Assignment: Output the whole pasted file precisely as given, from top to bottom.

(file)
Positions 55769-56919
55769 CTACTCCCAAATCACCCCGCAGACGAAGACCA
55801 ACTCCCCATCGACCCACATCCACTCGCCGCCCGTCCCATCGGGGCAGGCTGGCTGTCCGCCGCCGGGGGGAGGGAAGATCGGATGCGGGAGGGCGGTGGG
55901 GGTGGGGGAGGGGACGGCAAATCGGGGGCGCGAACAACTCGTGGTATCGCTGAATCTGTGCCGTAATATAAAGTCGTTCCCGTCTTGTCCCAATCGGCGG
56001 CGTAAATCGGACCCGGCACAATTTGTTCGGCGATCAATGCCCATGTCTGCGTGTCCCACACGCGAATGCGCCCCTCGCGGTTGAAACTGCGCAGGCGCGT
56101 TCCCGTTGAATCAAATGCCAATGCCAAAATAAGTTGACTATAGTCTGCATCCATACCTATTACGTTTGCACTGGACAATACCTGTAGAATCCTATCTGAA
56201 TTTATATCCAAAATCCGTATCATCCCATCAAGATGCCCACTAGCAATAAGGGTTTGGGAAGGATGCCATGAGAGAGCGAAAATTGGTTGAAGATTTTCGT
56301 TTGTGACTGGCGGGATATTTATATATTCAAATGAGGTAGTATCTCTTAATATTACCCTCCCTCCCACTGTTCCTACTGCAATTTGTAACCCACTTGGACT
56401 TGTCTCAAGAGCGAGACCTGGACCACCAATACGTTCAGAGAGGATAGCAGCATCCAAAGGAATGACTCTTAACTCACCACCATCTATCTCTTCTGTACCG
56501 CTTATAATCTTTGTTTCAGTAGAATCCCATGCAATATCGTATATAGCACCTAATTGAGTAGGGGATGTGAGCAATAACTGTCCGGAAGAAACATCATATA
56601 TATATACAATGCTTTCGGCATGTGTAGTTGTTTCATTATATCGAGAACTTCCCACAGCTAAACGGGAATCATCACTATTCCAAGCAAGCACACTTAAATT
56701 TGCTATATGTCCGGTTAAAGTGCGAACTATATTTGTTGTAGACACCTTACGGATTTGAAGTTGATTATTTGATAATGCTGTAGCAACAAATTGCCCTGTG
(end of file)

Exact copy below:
Positions 55769-56919
55769 CTACTCCCAAATCACCCCGCAGACGAAGACCA
55801 ACTCCCCATCGACCCACATCCACTCGCCGCCCGTCCCATCGGGGCAGGCTGGCTGTCCGCCGCCGGGGGGAGGGAAGATCGGATGCGGGAGGGCGGTGGG
55901 GGTGGGGGAGGGGACGGCAAATCGGGGGCGCGAACAACTCGTGGTATCGCTGAATCTGTGCCGTAATATAAAGTCGTTCCCGTCTTGTCCCAATCGGCGG
56001 CGTAAATCGGACCCGGCACAATTTGTTCGGCGATCAATGCCCATGTCTGCGTGTCCCACACGCGAATGCGCCCCTCGCGGTTGAAACTGCGCAGGCGCGT
56101 TCCCGTTGAATCAAATGCCAATGCCAAAATAAGTTGACTATAGTCTGCATCCATACCTATTACGTTTGCACTGGACAATACCTGTAGAATCCTATCTGAA
56201 TTTATATCCAAAATCCGTATCATCCCATCAAGATGCCCACTAGCAATAAGGGTTTGGGAAGGATGCCATGAGAGAGCGAAAATTGGTTGAAGATTTTCGT
56301 TTGTGACTGGCGGGATATTTATATATTCAAATGAGGTAGTATCTCTTAATATTACCCTCCCTCCCACTGTTCCTACTGCAATTTGTAACCCACTTGGACT
56401 TGTCTCAAGAGCGAGACCTGGACCACCAATACGTTCAGAGAGGATAGCAGCATCCAAAGGAATGACTCTTAACTCACCACCATCTATCTCTTCTGTACCG
56501 CTTATAATCTTTGTTTCAGTAGAATCCCATGCAATATCGTATATAGCACCTAATTGAGTAGGGGATGTGAGCAATAACTGTCCGGAAGAAACATCATATA
56601 TATATACAATGCTTTCGGCATGTGTAGTTGTTTCATTATATCGAGAACTTCCCACAGCTAAACGGGAATCATCACTATTCCAAGCAAGCACACTTAAATT
56701 TGCTATATGTCCGGTTAAAGTGCGAACTATATTTGTTGTAGACACCTTACGGATTTGAAGTTGATTATTTGATAATGCTGTAGCAACAAATTGCCCTGTG